In the Middle East, Iran stands out as a country with both the means and the intent to mount cyber attacks, but Anil would not be specific.
NATO first realized the need to put a mechanism in place to defend its computer systems when it came under attack in the 1990s, during the Kosovo war. The real turning point, though, was in 2007, when alliance member Estonia’s computer infrastructure was devastated in a significant cyber attack by Russian sympathizers.
In 2010, NATO officially identified the danger of cyber attack against member states as a strategic threat. The alliance’s Strategic Concept promises to “develop further our ability to prevent, detect, defend against and recover from cyber attacks, including using the NATO planning process to enhance and coordinate national cyber defense capabilities, bringing all NATO bodies under centralized cyber protection, and better integrating NATO cyber awareness, warning and response with member nations.”
The alliance’s still-evolving cyber defense strategy also leaves the door open for the collective defense of an ally or allies that may come under a major cyber attack, under Article 5 of the NATO charter.
Anil agrees that NATO strategy does not exclude an Article 5 response and explains: “Imagine a situation in which planes crash and people are killed in a cyber attack on the air control systems of an ally state. There is no room for cyber retaliation in this scenario. This is a situation where NATO could theoretically consider a military response under Article 5,” he said.
Anil is a Turkish IT expert who managed NATO’s operational cyber defense services from 1989 to 2003 at the Supreme Headquarters Allied Powers Europe (SHAPE) in Mons, the central command of NATO military forces. He was later assigned to the NATO Office of Security (NOS), which coordinates, monitors and implements NATO security policy, and he has been the head of a nine-member team at the Cyber Defense Section in the Emerging Security Challenges Division of NATO headquarters in Brussels since August 2010. They are tasked with planning and coordination of NATO’s cyber strategy. The technical team at SHAPE operates separately, but when necessary works in coordination with the Cyber Defense Section.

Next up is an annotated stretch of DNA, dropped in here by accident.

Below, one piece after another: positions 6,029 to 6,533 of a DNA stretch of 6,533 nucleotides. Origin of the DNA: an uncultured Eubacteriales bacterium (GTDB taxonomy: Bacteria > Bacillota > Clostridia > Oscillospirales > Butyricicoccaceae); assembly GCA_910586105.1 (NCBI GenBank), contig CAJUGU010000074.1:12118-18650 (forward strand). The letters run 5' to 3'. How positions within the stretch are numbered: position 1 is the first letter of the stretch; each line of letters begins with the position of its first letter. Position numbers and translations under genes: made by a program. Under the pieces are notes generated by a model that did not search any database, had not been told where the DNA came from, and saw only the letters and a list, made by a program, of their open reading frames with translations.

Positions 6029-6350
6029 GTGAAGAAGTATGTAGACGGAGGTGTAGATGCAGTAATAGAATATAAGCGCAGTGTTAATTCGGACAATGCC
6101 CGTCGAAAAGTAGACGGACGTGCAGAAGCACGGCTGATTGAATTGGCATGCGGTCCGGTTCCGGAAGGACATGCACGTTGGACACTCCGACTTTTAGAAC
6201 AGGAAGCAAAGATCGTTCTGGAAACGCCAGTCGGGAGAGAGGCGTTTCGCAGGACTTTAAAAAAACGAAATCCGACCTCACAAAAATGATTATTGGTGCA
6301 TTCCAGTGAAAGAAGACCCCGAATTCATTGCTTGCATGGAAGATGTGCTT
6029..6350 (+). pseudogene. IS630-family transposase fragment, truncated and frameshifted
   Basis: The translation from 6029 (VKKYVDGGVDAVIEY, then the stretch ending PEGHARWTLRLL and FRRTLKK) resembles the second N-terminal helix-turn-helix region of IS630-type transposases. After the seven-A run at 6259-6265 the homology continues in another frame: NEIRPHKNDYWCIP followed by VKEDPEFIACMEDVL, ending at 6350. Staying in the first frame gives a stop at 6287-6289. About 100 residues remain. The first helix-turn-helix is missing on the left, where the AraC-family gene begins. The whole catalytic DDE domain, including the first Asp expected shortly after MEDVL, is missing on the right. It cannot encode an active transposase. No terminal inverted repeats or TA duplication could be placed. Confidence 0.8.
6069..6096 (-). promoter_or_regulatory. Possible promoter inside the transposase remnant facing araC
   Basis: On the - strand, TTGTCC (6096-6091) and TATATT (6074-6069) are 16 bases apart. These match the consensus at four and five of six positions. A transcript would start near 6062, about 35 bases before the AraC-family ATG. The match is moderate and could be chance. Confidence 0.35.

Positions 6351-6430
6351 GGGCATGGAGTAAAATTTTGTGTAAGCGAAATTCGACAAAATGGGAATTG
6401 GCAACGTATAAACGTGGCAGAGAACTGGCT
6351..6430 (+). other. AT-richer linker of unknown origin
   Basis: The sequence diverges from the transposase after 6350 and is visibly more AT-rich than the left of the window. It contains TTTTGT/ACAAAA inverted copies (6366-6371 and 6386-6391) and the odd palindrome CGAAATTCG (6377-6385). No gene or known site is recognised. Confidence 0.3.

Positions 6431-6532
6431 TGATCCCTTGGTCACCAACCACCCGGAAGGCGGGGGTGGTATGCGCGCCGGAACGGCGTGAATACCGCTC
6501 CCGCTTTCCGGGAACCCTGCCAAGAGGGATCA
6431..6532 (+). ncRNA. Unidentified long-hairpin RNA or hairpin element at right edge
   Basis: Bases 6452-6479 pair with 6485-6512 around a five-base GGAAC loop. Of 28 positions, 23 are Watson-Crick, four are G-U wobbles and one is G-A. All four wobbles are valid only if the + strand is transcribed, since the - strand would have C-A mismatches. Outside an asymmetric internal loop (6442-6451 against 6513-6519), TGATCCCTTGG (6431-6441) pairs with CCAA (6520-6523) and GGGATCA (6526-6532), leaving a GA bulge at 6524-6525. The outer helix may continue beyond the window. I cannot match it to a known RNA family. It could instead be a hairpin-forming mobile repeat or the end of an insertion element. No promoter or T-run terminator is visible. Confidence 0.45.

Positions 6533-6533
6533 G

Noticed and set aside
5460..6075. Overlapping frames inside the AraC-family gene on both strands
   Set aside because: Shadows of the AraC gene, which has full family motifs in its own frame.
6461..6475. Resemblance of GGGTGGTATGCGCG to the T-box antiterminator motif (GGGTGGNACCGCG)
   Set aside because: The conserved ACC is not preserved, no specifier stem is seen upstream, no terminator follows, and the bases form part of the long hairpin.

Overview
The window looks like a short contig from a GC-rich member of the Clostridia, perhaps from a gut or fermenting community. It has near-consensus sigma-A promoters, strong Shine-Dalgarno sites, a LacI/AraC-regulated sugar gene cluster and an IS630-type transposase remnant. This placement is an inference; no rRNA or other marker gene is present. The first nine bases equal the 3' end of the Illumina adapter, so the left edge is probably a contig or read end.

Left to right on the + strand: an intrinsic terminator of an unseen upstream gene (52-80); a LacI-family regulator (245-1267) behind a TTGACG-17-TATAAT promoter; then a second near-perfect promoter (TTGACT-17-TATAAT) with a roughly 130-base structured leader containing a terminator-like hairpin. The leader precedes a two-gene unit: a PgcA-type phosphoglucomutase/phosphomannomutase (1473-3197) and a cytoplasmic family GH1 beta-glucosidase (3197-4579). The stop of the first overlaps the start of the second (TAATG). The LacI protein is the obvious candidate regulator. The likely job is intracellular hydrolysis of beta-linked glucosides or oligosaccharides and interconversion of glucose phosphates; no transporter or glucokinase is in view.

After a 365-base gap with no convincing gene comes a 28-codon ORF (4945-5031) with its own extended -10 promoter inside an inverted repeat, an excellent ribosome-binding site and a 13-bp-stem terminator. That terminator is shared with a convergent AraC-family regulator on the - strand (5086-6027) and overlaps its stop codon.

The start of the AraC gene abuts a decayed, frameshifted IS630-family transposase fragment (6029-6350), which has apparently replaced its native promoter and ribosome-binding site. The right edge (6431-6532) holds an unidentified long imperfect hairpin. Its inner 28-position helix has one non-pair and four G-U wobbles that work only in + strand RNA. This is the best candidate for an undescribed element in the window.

When an attack on NATO systems occurs that is not managed by the electronic systems, the technical experts go to work, sometimes for half an hour, sometimes for weeks, depending on the nature of the attack. Usually, the technical service in Mons takes care of these attacks on its own, but the Cyber Defense Section may also be called in for help in coordinating a response with member states on occasion.
In February, a 58 million euro contract was awarded to establish a NATO Computer Incident Response Capability, to be fully operational by the end of 2012. A Cyber Threat Awareness Cell is also being set up to enhance intelligence sharing and situational awareness, according to NATO documents.
One of the few Turks at senior positions in NATO, Anil studied electrical engineering at Middle East Technical University (ODTÜ) in Ankara and worked for ITT/ALCATEL before joining NATO.
The Cyber Defense Section is one of the six departments within the Emerging Security Challenges Division, which was created in 2010 in order to deal with a growing range of non-traditional risks and challenges ranging from a nuclear threat to terrorism and energy security. (Cihan/Todays Zaman)